Jeremiah’s credentials entail more than formal education in one of schools of the prophets! Jeremiah’s credentials are His calling!
Like Jeremiah, whether we have an official position among God’s people or we are without a position, our ultimate credentialing is that we have been called and commissioned by God Almighty!
Ephesians 4:4 (NASB-U), “There is one body and one Spirit, just as also you were called in one hope of your calling.”
In fact, we are the ekklesia, the “called-out” body of Jesus, the Christ.
Moreover, we also have credentials. Let’s compare Jeremiah’s credentials to our credentials.
(Well, God set Jeremiah apart, commissioned him, and credentialed him through His own divinely providential actions. Those actions were:)
1. Precognition (v 5).
“Before I formed you in the womb I knew you.”
We see here the sovereign grace of God. God calls whom He will and chooses whom He will, and God is not dependent upon time. He knew Jeremiah before he was born. Not only did God know him before he was born, but evidently He formed Jeremiah in the womb based upon that knowledge. With God, there are no surprises. With God, there are no emergencies. God does not move from crisis to crisis. God plans. God had a plan for Jeremiah’s life.
God has a plan for my life.
God has a plan for the lives of those who are being ordained tonight. And,
God has a plan for your life! (Even those of us who are called, but not being ordained tonight.)
Therefore, the power of God’s call is that it gives us purpose, through God’s plans! I need some people to praise God about this right now. When we praise and thank God for something, we make it our own.
To help young people they must understand that they have been taught a lie and they must accept and live in the truth of the calling of salvation.
(But we see something else in this verse.)
2. Preconsecration (coining a new word) (v 5).
Based upon His foreknowledge, God formed Jeremiah in the womb of His mother, but before He did that, He consecrated Jeremiah.
The word ‘consecrated’ comes from one of the most important words in the OT. ‘qadash’, “Holy.” God consecrated, or sanctified, or set Jeremiah apart for His special use in the prophetic ministry.
This evening’s setting apart must be done by God. We are setting apart deacons who have already been set apart by God! We don’t really ordain or set apart, we only acknowledge what God has ordained or set apart.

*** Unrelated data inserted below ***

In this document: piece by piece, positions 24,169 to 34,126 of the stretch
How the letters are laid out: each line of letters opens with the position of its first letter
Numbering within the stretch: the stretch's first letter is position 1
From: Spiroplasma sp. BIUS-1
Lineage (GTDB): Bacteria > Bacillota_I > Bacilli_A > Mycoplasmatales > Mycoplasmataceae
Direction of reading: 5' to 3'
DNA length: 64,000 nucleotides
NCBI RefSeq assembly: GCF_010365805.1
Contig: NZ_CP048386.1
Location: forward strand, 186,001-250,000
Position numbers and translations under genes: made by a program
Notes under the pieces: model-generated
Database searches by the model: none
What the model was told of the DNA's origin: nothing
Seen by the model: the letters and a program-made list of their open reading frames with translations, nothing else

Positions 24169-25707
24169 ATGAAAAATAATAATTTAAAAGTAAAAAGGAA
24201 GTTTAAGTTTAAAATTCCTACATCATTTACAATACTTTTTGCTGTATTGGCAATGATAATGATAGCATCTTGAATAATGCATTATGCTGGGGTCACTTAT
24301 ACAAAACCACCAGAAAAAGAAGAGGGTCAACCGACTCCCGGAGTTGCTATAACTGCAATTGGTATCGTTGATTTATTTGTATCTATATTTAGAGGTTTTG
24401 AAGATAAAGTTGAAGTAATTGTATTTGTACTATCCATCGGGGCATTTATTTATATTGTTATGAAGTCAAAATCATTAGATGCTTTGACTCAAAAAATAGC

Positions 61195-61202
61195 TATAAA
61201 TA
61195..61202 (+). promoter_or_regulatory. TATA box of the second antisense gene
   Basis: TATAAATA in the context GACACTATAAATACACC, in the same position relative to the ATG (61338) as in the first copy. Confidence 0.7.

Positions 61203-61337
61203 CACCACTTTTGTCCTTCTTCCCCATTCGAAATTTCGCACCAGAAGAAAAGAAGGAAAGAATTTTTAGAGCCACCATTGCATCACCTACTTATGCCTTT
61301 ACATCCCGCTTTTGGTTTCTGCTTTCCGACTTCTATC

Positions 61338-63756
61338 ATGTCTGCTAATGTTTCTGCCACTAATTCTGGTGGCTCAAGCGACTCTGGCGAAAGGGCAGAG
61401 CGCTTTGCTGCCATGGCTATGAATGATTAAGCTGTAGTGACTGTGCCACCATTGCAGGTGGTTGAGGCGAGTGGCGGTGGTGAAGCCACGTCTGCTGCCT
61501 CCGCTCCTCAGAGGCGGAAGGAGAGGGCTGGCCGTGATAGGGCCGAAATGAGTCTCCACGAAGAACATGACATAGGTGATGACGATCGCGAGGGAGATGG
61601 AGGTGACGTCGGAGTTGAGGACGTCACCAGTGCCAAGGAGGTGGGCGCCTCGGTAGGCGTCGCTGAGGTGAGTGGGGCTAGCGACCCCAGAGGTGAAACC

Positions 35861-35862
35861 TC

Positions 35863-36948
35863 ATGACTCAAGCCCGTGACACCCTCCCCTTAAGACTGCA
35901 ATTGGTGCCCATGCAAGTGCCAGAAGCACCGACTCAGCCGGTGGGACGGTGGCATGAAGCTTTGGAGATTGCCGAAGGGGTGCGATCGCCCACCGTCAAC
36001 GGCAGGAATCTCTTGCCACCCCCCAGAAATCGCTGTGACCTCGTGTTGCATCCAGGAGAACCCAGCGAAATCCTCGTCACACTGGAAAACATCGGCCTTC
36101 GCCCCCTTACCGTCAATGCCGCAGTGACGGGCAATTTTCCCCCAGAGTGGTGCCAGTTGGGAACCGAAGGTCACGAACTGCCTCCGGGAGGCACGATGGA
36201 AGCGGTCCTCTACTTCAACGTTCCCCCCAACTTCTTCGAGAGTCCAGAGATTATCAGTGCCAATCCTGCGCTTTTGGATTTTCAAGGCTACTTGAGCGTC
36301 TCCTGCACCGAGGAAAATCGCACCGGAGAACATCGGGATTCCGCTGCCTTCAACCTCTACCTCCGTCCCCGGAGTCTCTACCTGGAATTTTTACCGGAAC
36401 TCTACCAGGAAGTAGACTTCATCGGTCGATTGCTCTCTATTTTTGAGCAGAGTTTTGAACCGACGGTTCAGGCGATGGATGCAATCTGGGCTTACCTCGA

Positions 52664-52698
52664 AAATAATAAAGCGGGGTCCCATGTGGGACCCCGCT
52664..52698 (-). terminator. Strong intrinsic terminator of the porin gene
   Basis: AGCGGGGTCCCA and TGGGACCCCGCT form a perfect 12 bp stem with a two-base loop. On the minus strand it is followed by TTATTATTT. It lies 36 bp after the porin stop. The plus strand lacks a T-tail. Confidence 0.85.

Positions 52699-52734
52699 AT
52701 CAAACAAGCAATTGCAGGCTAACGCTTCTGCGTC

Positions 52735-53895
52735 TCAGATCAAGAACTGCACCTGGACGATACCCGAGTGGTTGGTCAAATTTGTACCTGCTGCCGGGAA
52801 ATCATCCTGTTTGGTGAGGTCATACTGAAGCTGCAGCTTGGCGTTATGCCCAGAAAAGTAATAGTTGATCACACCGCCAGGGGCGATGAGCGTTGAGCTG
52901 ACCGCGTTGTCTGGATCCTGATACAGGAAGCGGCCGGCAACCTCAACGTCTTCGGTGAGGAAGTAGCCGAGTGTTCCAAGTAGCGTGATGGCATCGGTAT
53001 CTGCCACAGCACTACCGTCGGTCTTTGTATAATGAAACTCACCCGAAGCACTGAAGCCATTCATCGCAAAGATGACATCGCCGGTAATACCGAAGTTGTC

God has also set apart or sanctified every believer to serve Him. You don’t need an official license or ordination to serve God to do the stuff of ministry. God has already sanctified you and sent you! Go into the harvest and work, and whatever is right, He will pay you!
Therefore, the power of God’s call is to give us purpose and a reason for being, through sanctification, i.e. being set apart from the world unto God and His purposes.
(However, that is not all. We also see here:)
3. Preappointment (coining a new word) (v 5).
Based upon His precognition and preconsecration God preappointed Jeremiah to be a prophet to the nations.
The word ‘appointed’ means to decree, command, or ordain.
Here is the true ordination. It is God that ordains a person to be a minister and all the Church does is recognize and identify with that ordination.
Although the ordination is presented as happening in the present, it is—in a sense—a foreordination because God foreknew Jeremiah and (coining a new word) fore-consecrated him. The whole sequence of God is: “I knew; I consecrated; I formed; I appointed.”
The same must be true of deacons, because it is true of every Saint! We have also been preordained or preappointed to Kingdom purposes, because we are fearfully and wonderfully made.
Here again, we see purpose and meaning through ordination or preappointment by God!
(So we can see that Jeremiah’s credentials and our credentials are based upon God’s foreknowledge, fore-consecration, and foreordination.
Now let’s look at what Jeremiah was commissioned to do.)
B. Jeremiah’s commission (v. 5).
A commission is instructions or a charge to perform certain acts or duties; in this case the acts and duties of a prophet.
The deacon’s commission is to be an extension of the senior pastor and do the work of service and ministry.